BioSpace Collaborative

Academic/Biomedical Research
News & Jobs
Biotechnology and Pharmaceutical Channel Medical Device and Diagnostics Channel Clinical Research Channel BioSpace Collaborative    Job Seekers:  Register | Login          Employers:  Register | Login  

NEWSLETTERS
Free Newsletters
Archive
My Subscriptions

NEWS
News by Subject
News by Disease
News by Date
PLoS
Search News
Post Your News
JoVE

CAREER NETWORK
Job Seeker Login
Most Recent Jobs
Search Jobs
Post Resume
Career Fairs
Career Resources
For Employers

HOTBEDS
Regional News
US & Canada
  Biotech Bay
  Biotech Beach
  Genetown
  Pharm Country
  BioCapital
  BioMidwest
  Bio NC
  BioForest
  Southern Pharm
  BioCanada East
  C2C Services & Suppliers™
Europe
Asia

DIVERSITY

PROFILES
Company Profiles

INTELLIGENCE
Research Store

INDUSTRY EVENTS
Research Events
Post an Event
RESOURCES
Real Estate
Business Opportunities

PLoS By Category | Recent PLoS Articles
Immunology - Infectious Diseases - Public Health and Epidemiology - Respiratory Medicine - Virology

Assessment of the Variability in Influenza A(H1N1) Vaccine Effectiveness Estimates Dependent on Outcome and Methodological Approach
Published: Wednesday, December 21, 2011
Author: Kimberley Kavanagh et al.

by Kimberley Kavanagh, Chris Robertson, Jim McMenamin

Background

Estimation of Influenza vaccine effectiveness (VE) varies with study design, clinical outcome considered and statistical methodology used. By estimating VE using differing outcomes and statistical methods on the same cohort of individuals the variability in the estimates produced can be better understood. The Pandemic Influenza Primary Care Reporting (PIPeR) cohort of approximately 193,000 individuals was used to estimate pandemic VE in Scotland during season 2009–10. VE results for three outcomes; influenza related consultations, virological confirmed influenza and death were considered. Use of individualised records allowed all models to be adjusted for age, sex, deprivation, risk status relating to chronic illnesses, seasonal vaccination status and a marker of the individual's propensity to consult. For the consultation and death outcomes, VE was calculated by comparing consultation rates in the unvaccinated and vaccinated groups, adjusted for the listed factors, using both Cox and Poisson regression models. For the consultation outcome, the unvaccinated group was split into individuals before vaccination and those never vaccinated to allow for potential differences in the health seeking behaviour of these groups. For the virology outcome estimates were calculated using a generalised additive logistic regression model. All models were adjusted for time. Vaccine effect was demonstrated for the influenza-like illness consultation outcome using the Cox model (VE?=?49% 95% CI (19%, 67%)) with lower estimates from the model splitting the before and never vaccinated groups (VE?=?34.2% with 95% CI (-0.5%, 58.9%)). Vaccine effect was also illustrated for overall mortality (VE?=?40% (95% CI 18%, 56%)) and a virological confirmed subset of symptomatic individuals (VE?=?60% (95% CI -38%, 89%)).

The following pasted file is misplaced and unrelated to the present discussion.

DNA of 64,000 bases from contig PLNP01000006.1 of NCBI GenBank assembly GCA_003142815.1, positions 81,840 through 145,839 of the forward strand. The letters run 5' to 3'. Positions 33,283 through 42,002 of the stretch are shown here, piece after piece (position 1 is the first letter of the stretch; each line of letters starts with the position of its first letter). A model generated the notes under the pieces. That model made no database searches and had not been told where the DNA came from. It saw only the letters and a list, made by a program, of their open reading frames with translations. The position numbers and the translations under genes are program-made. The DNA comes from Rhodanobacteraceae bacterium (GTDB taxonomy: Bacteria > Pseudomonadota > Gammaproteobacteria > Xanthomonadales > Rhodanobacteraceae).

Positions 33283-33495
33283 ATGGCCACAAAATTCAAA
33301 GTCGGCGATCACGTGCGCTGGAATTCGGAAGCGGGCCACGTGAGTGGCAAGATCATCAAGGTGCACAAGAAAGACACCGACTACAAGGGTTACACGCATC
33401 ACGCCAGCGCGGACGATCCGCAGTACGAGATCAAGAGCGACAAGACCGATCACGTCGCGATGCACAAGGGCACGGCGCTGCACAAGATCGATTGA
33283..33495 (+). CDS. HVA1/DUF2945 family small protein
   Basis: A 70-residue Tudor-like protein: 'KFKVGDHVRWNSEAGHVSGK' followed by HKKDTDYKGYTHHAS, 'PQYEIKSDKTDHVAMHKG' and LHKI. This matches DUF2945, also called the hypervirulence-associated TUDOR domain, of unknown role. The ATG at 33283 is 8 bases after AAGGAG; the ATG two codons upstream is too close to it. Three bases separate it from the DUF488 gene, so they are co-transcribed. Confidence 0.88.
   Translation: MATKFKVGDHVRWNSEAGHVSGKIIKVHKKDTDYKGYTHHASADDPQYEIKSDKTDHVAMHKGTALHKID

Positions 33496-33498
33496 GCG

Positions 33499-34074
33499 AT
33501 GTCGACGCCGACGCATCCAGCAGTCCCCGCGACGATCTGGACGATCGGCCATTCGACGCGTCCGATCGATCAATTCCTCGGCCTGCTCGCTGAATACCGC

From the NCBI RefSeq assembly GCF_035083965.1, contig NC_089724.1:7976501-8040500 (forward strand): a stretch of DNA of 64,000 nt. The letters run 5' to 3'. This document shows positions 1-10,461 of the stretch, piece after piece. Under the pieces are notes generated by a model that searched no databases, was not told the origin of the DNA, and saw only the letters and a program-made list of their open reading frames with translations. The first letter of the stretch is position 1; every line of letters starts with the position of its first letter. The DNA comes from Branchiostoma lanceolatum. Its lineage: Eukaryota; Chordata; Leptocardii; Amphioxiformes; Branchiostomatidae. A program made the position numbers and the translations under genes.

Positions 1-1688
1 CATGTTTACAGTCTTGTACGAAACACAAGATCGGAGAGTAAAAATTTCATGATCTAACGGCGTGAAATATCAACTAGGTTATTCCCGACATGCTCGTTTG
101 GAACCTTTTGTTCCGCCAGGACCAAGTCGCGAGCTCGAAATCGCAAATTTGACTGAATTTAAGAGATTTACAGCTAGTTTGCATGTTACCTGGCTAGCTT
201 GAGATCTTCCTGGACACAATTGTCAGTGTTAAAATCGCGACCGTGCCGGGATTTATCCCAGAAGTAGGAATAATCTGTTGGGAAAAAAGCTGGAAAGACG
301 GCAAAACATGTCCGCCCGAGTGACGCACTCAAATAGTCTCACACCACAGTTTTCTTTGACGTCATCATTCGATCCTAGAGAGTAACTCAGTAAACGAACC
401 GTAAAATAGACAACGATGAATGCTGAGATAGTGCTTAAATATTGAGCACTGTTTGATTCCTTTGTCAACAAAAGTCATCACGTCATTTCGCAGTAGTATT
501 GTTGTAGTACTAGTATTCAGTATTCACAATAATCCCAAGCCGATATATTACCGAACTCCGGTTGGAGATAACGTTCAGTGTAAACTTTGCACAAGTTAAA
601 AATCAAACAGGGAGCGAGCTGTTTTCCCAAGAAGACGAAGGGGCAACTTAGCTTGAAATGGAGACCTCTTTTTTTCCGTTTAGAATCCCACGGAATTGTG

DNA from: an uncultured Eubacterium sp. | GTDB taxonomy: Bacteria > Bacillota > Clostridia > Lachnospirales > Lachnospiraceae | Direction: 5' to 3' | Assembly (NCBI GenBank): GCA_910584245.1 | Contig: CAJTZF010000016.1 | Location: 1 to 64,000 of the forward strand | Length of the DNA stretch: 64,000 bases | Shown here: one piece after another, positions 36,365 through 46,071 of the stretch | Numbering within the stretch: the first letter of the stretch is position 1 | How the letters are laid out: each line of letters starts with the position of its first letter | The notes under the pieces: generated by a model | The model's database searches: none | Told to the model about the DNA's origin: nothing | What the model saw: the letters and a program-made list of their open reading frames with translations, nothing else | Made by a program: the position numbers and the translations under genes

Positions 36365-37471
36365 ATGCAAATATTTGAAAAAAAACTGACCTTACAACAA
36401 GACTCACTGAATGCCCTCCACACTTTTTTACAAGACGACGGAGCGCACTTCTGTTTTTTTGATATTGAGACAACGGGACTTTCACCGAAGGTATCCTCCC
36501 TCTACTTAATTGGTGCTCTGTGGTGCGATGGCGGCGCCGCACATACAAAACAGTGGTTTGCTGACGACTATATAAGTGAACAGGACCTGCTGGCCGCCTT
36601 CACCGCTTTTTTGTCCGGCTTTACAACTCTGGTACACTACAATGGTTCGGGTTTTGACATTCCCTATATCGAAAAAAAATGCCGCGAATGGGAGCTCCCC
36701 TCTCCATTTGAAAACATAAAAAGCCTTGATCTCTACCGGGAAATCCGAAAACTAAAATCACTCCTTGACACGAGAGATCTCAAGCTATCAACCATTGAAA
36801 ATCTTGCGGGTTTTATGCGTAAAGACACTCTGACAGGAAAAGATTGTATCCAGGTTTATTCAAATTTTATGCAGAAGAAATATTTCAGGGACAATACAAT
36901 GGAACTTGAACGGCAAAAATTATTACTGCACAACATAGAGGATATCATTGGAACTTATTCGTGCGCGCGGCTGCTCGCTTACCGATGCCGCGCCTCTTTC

Conclusions

This study illustrates positive point estimates of Influenza VE across methodology and outcome for a single cohort of individuals during season 2009–10. Understanding of potential differences between approaches aids interpretation of VE results in future seasons.

  More...